Maybe profiling us would make us wake up and start to work on our bad attitudes – By Alao I. Zangalo

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Ethnic profiling: Nwon npe e ni ole, iwo naa ngbe omo-eran jo; this isn’t just a blackmail, you are guilty.
Has that your skin colour or accent ever been an obstacle against an opportunity you meritedly qualified for? Has being an African/a Nigerian ever brought an undeserved embarrassment to you abroad? Has that your international passport caused you an unfriendly treatment at any international airport?
YES? It means you have experienced ethnic profiling. It is a bad thing. The victim feels so irritated to the extent of regretting his origin. It is not supposed to be so, we say. Yes! When it happens, people say “it is because our own country isn’t good, that’s why we are being treated that way.” No, that’s not the actual reason. It is the attitude of a very few bad eggs among us that earned us the bad image hench the profiling.
A gulf country had stopped issuing work visa to Nigerians for over 4 years now. Why? Crime rate was so high among Nigerians: beating police; doing one chance taxi; planting and selling igbo; printed and spent fake notes. In another gulf country like that, they have turned that into their Naija campuses where they engage in cultism fights.
Towards the end of an interview, the interviewer asked me which part of Nigeria I come from? I told him. He was relieved. I was given the job. Later after I resumed, he told me if I was from a certain ethnic group, he wouldn’t have given his approval despite my performance. His reason: two guys who had worked with the company before are of the ethnic group. The company regretted employing them. In another company, when I was being introduced to the deputy director of the company upon resumption, a Britiko, he jokingly asked if I had connection with any Nigerian that his or her parents had died and needed a sponsor to clear his or parents huge money in a bank. He was actually referring to the usual template scam letter Nigerian fraudsters send out to catch their maga. It really pained me. I just smiled and jumped to another topic.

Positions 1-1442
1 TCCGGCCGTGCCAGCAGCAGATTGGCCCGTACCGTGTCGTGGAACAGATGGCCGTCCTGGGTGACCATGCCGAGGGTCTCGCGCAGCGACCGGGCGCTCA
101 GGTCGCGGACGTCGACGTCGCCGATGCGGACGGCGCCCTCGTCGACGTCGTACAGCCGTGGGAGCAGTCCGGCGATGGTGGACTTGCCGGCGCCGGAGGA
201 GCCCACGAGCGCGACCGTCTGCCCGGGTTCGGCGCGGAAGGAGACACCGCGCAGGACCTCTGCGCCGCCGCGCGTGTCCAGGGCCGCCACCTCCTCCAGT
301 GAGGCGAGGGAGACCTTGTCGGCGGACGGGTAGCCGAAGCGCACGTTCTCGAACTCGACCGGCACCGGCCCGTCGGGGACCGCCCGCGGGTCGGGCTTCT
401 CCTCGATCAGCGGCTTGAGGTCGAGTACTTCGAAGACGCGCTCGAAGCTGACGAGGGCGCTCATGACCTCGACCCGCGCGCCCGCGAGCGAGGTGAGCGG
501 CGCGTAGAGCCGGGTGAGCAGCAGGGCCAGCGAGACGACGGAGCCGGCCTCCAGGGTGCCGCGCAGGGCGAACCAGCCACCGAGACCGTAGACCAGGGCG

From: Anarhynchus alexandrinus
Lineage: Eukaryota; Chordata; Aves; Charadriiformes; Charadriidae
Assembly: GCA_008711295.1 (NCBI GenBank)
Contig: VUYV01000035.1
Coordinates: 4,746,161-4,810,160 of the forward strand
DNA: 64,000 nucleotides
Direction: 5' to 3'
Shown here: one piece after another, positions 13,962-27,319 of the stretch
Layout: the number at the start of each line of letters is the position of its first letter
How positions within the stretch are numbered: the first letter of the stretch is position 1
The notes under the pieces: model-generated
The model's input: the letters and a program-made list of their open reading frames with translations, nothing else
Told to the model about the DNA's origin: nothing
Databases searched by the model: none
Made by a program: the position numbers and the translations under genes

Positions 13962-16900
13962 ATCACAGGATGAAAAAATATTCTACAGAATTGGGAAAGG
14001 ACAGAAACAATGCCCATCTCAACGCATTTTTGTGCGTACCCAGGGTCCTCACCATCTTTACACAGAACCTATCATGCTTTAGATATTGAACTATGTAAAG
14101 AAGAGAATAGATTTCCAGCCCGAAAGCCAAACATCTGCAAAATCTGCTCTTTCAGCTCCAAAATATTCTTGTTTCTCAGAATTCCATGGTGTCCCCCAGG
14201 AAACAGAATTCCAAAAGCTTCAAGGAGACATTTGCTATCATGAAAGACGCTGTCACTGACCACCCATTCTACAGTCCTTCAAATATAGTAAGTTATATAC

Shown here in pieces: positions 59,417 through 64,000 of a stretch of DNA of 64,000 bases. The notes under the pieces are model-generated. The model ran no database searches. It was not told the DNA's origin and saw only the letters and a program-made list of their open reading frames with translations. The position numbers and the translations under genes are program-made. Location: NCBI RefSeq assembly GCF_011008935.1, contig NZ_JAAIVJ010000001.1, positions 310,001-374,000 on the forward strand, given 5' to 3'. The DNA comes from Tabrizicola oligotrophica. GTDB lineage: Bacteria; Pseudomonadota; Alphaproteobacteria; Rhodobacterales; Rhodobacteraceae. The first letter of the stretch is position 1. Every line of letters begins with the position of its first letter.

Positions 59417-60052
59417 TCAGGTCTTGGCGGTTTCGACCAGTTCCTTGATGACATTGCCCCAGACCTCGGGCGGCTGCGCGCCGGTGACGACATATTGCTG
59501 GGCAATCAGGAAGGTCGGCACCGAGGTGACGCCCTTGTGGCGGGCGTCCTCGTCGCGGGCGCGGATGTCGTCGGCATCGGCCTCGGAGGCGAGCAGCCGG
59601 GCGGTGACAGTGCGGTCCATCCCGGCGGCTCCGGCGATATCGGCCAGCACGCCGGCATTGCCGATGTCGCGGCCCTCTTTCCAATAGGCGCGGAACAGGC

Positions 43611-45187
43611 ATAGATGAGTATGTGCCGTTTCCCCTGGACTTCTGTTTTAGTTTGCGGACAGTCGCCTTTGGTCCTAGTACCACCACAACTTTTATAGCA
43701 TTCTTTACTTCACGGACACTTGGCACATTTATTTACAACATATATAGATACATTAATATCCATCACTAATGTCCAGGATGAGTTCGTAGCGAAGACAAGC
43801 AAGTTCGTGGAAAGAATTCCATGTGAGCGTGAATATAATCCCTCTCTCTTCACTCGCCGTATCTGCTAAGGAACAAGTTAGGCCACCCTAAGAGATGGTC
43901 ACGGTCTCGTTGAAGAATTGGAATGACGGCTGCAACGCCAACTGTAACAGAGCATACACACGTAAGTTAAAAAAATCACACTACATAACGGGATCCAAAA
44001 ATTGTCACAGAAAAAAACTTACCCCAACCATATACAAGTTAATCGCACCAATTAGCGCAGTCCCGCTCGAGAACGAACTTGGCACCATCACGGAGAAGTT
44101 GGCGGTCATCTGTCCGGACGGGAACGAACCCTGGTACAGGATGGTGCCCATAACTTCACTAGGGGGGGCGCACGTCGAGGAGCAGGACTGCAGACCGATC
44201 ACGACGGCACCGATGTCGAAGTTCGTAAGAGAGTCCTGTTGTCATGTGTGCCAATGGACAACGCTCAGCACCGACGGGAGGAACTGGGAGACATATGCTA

What am I trying to say? What a few of a group does, many times, speaks for the entire group. We may argue that it’s not supposed to be so. But we should remind ourselves that we also always gladly accept good things said about our group as parts of us.
Maybe profiling us would make us wake up and start to work on our bad attitudes so that we can change the wrong perception about us. We shouldn’t just dislike being profiled, let’s change what bad behaviour, immoral and illegal activities we engage in.
We can do that by unanimously condemn and expose our looting politicians, yahoo boys, kidnappers, rapists, blood money ritualists, fraudsters, killers, etc. in our midst. They live among us. They are our brothers, sisters, uncles, anties, cousins, nephews, nieces and friends. They are our tribesmen. If we can’t fight them to change their dubious ways, then we are not innocent, we are guilty. We should learn to live with the such bad ethnic profiling, for life.
This is a kind advice to the Fulani herdsmen and other apologists shouting ethnic profiling for saying Fulani herdmen are violent. Don’t just hate being tagged so, prove to the world that you are not what they call you. Yoruba too, flush out the yahoo and yahooplus boys among you. Put a stop to production of fake items and drug trafficking, you Igbos, if you truly dislike the tag “Igbos are dubious.”
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